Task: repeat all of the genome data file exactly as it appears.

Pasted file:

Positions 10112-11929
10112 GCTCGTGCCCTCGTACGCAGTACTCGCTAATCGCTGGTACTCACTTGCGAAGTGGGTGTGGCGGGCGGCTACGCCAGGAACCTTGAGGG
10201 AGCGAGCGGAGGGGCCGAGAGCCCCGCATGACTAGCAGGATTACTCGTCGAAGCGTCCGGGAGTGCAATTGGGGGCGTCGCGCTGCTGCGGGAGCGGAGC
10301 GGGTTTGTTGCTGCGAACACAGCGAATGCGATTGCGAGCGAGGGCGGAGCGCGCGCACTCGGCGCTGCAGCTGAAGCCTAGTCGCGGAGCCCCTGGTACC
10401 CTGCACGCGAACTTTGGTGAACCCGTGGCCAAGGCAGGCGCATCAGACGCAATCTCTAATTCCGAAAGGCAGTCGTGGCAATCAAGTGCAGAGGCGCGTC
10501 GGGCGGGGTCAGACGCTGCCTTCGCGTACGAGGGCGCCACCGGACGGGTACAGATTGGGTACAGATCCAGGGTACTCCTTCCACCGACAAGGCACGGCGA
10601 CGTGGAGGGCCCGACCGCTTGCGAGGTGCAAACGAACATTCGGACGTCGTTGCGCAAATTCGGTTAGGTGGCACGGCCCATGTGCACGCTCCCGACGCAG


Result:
Positions 10112-11929
10112 GCTCGTGCCCTCGTACGCAGTACTCGCTAATCGCTGGTACTCACTTGCGAAGTGGGTGTGGCGGGCGGCTACGCCAGGAACCTTGAGGG
10201 AGCGAGCGGAGGGGCCGAGAGCCCCGCATGACTAGCAGGATTACTCGTCGAAGCGTCCGGGAGTGCAATTGGGGGCGTCGCGCTGCTGCGGGAGCGGAGC
10301 GGGTTTGTTGCTGCGAACACAGCGAATGCGATTGCGAGCGAGGGCGGAGCGCGCGCACTCGGCGCTGCAGCTGAAGCCTAGTCGCGGAGCCCCTGGTACC
10401 CTGCACGCGAACTTTGGTGAACCCGTGGCCAAGGCAGGCGCATCAGACGCAATCTCTAATTCCGAAAGGCAGTCGTGGCAATCAAGTGCAGAGGCGCGTC
10501 GGGCGGGGTCAGACGCTGCCTTCGCGTACGAGGGCGCCACCGGACGGGTACAGATTGGGTACAGATCCAGGGTACTCCTTCCACCGACAAGGCACGGCGA
10601 CGTGGAGGGCCCGACCGCTTGCGAGGTGCAAACGAACATTCGGACGTCGTTGCGCAAATTCGGTTAGGTGGCACGGCCCATGTGCACGCTCCCGACGCAG